Xhiering a software package forces a software maintainer to look beyond the local machine, and consider how a package would be installed and used on different machines, with different administrators, perhaps wishing different defaults or environments. However, the current outlook tends to stop at the edges of the campus. A ``shared'' file tends to mean one that applies to the campus as a whole, rather than to the ``world''. In fact, there is currently no way in xhier to indicate a file with type ``campus'' i.e. there is no /.software/campus. It would be nice if it was possible to distribute xhier and xhier'd packages to other organizations, but that brings other problems to light, such as the necessity to trust a remote software provider.
With Xhier, it is now almost trivial to make a new software package available to hundreds of machines. It's easy to make and distribute fixes or enhancements.
Xhier allows MFCF to provide software support, and a consistent user environment, on many more machines than would be otherwise possible.
Xhier does have a number of faults
First, the source is unpacked into /usr/source/foo, and the Makefiles are modified as appropriate, to set the right options, and installation locations. Many times this is done using an xh-imakefile (see figure 4 for an example) that is processed with xh-imake to allow easier per-architecture customizing.
% xh-mkpkg foois used to create a skeleton structure in /software/foo. This structure is then adjusted by hand as required. Usually this just means removing the parts of the skeleton not required by this package.
Then the files in the .admin directory are edited as appropriate. The appropriate options are set from the defaults in the Options file, and the Install script is modified to do the appropriate things on installation and uninstallation. Often this means just ending up with the script
#!/bin/csh -f exit 0The foo package name is then ``registered'' by adding it to the software(i) man page.
The software is installed via
% xh-make installin the source directory. Once that completes, the commands
% xh-install foo % xh-distribute foo % xh-sdist -m installinstall the package locally, and then distribute the package structure and source to the other architecture master machines, and compile and install the package there.
Once this has been done, the foo package is available to any xhier'd machine on campus, with very little effort.
Both systems separate software into packages, and define a structure for the individual packages. The depot requires human intervention for each installation, in order to execute an optional installation script, and to modify system files (such as inetd.conf) if necessary; xhier uses the xh-install program and the package's Install script. The depot uses redundant servers for the packages, but distributing a package to a redundant server is done manually; xhier has automatic distribution of the packages. The depot is geared primarily to the use of server machines that contain all the files for all architectures. This makes it less useful for standalone machines (such as a home workstation), since such a machine would have to have the binaries for every architecture, requiring more disk space (unless manual pruning was used).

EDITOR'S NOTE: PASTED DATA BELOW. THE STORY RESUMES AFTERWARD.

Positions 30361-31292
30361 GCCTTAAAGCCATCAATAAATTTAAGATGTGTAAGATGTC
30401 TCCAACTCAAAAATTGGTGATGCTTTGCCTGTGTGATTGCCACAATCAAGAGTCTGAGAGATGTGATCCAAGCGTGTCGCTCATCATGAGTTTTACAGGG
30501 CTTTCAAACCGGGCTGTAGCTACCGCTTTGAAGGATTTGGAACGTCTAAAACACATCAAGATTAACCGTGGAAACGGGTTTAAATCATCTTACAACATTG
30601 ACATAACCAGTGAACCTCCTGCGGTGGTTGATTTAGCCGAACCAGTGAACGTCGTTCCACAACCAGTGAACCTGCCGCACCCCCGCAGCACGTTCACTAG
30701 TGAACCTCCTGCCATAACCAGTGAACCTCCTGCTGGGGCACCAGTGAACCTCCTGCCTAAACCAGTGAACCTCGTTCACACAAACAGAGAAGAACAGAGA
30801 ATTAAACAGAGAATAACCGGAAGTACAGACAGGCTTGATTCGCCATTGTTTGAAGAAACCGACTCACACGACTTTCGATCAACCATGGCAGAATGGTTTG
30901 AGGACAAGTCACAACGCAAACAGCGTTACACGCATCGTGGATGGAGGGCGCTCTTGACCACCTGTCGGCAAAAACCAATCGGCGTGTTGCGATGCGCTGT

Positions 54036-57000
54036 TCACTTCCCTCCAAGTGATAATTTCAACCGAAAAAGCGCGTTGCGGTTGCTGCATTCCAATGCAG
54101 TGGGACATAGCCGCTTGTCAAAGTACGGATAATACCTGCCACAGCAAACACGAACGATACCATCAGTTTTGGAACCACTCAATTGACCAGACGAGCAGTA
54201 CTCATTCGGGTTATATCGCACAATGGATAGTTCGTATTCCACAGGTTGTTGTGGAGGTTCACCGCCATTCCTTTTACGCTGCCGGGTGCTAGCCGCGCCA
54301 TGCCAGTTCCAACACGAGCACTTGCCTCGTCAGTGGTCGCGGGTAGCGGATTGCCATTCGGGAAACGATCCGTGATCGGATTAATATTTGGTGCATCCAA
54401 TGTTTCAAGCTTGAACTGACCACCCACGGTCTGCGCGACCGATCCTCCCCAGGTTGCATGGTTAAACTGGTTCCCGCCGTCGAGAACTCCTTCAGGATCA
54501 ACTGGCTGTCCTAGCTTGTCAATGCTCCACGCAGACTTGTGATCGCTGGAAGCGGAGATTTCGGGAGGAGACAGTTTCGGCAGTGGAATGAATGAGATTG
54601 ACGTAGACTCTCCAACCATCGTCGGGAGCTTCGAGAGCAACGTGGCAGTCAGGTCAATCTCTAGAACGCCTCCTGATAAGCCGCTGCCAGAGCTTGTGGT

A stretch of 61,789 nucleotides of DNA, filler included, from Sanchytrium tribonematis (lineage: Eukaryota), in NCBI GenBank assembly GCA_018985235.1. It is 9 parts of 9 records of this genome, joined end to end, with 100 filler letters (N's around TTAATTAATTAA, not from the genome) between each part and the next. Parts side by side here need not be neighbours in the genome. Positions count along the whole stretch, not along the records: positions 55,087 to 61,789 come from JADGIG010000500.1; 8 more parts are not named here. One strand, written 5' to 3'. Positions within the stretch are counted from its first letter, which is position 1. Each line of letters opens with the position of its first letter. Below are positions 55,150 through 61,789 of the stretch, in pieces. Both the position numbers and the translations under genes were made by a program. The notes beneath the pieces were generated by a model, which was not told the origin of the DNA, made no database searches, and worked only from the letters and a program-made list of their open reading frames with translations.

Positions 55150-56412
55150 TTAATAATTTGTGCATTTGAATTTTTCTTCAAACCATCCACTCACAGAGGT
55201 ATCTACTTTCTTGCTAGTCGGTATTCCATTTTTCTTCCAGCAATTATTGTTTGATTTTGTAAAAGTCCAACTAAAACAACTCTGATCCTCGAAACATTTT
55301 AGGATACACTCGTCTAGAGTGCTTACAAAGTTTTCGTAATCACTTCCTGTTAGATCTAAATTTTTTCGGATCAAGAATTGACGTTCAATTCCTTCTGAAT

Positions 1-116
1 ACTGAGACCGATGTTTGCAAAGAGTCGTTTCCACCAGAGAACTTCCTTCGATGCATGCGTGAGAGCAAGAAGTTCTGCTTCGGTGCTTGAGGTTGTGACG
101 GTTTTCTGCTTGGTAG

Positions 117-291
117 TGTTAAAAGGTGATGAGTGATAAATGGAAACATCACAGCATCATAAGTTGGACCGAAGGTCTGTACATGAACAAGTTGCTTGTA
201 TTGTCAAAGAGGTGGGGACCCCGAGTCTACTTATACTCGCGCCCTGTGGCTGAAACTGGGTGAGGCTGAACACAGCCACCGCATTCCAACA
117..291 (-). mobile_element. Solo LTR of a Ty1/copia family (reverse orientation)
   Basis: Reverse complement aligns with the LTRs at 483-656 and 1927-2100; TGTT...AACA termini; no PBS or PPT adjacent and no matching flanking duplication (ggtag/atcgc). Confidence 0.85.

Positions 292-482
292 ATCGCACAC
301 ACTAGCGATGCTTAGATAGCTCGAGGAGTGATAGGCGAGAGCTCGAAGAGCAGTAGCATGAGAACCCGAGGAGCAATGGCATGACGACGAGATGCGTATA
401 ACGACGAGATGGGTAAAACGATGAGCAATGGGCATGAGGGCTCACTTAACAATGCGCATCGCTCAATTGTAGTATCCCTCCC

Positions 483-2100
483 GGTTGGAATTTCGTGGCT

Maintenance activities are less automated in the depot as well. In order to recompile or update a package, a maintainer has to go to the depot administration machine of the appropriate architecture, and compile and install the package there. Xhier, on the other hand, uses the xh-sdist command to rebuild and install a package on all subsidiary architectures, which helps ensure that packages are kept up to date on all architectures.
Since the depot uses automount mount points, as listed in an NIS database, to make packages available to client machines, it is harder for a system administrator to tailor the set of packages available on a particular machine or set of machines. Xhier makes it easy for an administrator to pick and choose what packages are available on his or her machine(s). Admittedly, in a primarily client-server, workstation environment, this is less of a problem.
With xhier, a system administrator can control when packages get updated on his or her machine, which is useful in a student lab environment, or on a personal workstation when trying to complete a project. Since the depot is based on the client-server model, it is much more difficult for a client to ``refuse'' an update.
Xhier provides a set of tools for modifying, or replacing vendor provided files, which makes it possible to correct flaws in stock systems, or customize them to local requirements. Xhier provides simple interfaces to system services such as /etc/rc and cron. This means that a package maintainer does not usually have to worry about system-specific details.
Xhier makes extensive use of search paths in order to hide the details of an implementation from the users. With the depot, a user must know where programs and man pages are located in the hierarchy in order to make use of them.
Xhier is still under development, and still contains many transitional provisions to correct past mistakes, and it is currently difficult to bootstrap xhier into a new environment (such as another campus). It is also a large collection of source, which relies in part on modifications to licensed software.
As such, xhier is not currently available for distribution, though we hope to be able to make all or part of it and its tools available at some point in the future.